Tuesday, March 22, 2005

Drawing Fractals With Interval Arithmetic - Part 1

Interval arithmetic is a radical programming paradigm that allows you to write provably rigorous algorithms, which I have blogged about before.

I have written a paper about the application of interval arithmetic to the problem of fractal rendering (if one can call it a "problem"). The paper is available here:

Drawing Fractals With Interval Arithmetic - Part 1

The paper includes a fractal-explorer tool for reproducing the results, a sample of which can be seen here:


The graphic on the left is a Mandelbrot drawn with the traditional single-point approach, and the one on the right is the result of the interval approach.

Like fractals, many (if not all) chaotic systems are iterative, and this paper has implications for simulating chaotic systems regardless of whether one uses interval or single-point methods.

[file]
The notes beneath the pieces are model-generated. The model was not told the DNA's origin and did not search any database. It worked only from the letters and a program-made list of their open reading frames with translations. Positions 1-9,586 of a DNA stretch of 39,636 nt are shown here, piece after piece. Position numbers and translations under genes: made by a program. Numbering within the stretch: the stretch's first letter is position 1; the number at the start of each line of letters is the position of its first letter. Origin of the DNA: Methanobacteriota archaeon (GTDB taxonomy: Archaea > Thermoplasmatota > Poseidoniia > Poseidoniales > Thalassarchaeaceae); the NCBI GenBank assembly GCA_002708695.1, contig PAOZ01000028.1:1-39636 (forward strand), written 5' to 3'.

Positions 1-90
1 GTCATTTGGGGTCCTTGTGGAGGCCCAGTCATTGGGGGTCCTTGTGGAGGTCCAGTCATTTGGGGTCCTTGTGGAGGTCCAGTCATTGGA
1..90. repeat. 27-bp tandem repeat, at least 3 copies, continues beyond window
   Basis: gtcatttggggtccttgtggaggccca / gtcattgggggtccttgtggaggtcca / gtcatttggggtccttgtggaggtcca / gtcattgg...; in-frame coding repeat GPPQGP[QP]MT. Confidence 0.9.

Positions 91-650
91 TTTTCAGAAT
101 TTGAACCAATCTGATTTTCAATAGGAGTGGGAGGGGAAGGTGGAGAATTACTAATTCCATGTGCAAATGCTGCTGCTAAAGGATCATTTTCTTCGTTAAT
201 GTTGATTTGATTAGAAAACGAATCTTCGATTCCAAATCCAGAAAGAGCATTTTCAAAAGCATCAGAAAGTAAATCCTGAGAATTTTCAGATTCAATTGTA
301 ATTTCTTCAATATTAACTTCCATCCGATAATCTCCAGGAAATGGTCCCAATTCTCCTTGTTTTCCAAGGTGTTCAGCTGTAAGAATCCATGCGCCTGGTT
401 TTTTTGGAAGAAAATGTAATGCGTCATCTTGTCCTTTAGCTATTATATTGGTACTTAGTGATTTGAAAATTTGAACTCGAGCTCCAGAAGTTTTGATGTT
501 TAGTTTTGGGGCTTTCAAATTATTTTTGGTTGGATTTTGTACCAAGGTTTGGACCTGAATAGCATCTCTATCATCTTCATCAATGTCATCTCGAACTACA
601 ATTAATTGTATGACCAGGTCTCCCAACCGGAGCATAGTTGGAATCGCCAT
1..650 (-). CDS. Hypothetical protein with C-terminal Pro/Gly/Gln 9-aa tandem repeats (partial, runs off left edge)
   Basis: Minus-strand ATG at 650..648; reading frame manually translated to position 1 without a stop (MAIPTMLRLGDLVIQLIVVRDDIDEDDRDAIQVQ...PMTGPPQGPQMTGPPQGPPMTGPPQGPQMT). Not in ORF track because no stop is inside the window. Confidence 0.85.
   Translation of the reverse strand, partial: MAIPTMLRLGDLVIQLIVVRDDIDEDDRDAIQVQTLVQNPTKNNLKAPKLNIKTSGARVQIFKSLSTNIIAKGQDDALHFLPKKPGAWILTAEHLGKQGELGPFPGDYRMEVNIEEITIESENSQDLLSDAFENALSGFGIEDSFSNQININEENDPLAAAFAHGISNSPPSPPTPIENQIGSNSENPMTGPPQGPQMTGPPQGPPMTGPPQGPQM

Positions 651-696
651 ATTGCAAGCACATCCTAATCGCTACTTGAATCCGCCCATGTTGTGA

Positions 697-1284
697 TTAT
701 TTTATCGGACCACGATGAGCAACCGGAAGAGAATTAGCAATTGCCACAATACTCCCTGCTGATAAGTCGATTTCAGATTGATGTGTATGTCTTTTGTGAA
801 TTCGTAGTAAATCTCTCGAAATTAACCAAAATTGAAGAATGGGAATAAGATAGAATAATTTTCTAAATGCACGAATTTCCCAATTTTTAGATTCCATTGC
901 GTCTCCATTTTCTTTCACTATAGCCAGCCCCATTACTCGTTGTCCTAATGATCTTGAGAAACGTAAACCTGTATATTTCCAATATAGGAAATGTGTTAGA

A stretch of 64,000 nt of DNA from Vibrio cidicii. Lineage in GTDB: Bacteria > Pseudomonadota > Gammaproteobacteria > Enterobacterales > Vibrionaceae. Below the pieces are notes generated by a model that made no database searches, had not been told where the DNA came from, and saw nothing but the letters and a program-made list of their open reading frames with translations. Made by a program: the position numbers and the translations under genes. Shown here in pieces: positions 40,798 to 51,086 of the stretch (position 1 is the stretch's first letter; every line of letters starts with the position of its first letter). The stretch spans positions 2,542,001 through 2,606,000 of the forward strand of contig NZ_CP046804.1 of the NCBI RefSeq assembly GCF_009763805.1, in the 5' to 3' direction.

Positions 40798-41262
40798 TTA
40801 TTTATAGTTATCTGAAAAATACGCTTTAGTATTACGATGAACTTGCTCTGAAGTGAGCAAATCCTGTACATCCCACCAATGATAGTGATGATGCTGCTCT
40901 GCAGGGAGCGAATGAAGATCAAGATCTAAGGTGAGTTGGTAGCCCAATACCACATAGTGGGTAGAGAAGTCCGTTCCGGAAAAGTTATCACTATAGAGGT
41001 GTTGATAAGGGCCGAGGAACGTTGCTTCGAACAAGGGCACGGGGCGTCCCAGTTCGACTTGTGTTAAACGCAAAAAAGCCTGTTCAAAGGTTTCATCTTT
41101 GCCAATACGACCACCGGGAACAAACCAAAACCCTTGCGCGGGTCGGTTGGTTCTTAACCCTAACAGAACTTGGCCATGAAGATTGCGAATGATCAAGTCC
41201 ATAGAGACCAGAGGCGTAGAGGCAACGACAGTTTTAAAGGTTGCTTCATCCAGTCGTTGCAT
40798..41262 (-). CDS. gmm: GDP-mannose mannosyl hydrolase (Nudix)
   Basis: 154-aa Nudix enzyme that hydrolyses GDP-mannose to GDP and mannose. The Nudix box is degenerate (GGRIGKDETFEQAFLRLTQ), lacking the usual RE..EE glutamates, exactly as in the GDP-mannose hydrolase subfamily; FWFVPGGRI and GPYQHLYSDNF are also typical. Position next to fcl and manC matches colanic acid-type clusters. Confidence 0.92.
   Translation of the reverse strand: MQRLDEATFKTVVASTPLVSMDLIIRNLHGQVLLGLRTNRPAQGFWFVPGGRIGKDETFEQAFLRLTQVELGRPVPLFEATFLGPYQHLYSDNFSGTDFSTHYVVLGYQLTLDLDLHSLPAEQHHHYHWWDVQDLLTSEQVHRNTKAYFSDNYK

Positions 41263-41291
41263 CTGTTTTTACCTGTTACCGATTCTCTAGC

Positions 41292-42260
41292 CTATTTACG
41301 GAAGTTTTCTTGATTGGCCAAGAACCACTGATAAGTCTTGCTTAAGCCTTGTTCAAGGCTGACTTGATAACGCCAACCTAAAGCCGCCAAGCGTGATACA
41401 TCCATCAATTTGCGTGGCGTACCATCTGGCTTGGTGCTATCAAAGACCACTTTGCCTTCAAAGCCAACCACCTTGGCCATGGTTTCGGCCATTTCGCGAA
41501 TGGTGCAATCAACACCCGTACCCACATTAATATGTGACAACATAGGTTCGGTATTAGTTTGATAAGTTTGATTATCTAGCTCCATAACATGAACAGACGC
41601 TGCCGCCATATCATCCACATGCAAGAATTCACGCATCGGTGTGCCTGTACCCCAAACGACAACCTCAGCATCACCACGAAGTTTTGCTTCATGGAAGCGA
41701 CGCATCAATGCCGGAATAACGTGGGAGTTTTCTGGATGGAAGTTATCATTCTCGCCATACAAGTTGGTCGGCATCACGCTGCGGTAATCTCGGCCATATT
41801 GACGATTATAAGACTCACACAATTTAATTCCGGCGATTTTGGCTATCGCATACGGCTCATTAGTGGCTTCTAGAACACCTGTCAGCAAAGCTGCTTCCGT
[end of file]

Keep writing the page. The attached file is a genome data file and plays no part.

In Part 2 I will try and quantify the results I am seeing, and investigate more sophisticated implementations of the maths behind the Mandelbrot equation.


adam said...

on your image there is no main cardioid, so I think that your image is not good.

Rupert said...

Hi Adam,

Thank you for taking the time to comment on my interval Mandelbrot work.

Regarding your question about the main cardioid:

The area marked in black in my image should be regarded as “definitely in” the Mandelbrot set. Areas with colour have no mathematically significant status (apart from not being definitely in). Therefore the main cardioid could still be in there somewhere. It is possible that, using the interval algorithm, there is too much rounding noise to cleanly resolve the edges of the main cardioid.

I have extended this work in a second paper that introduces two new states to the colouring: “definitely out” and “indeterminate”. If the main cardioid intersected the region labelled “definitely out” in my image, I would concede that an error must have occurred.

I would welcome your comments. From your website it is clear that you know a lot about fractals, and I am keen to expose this work to close scrutiny.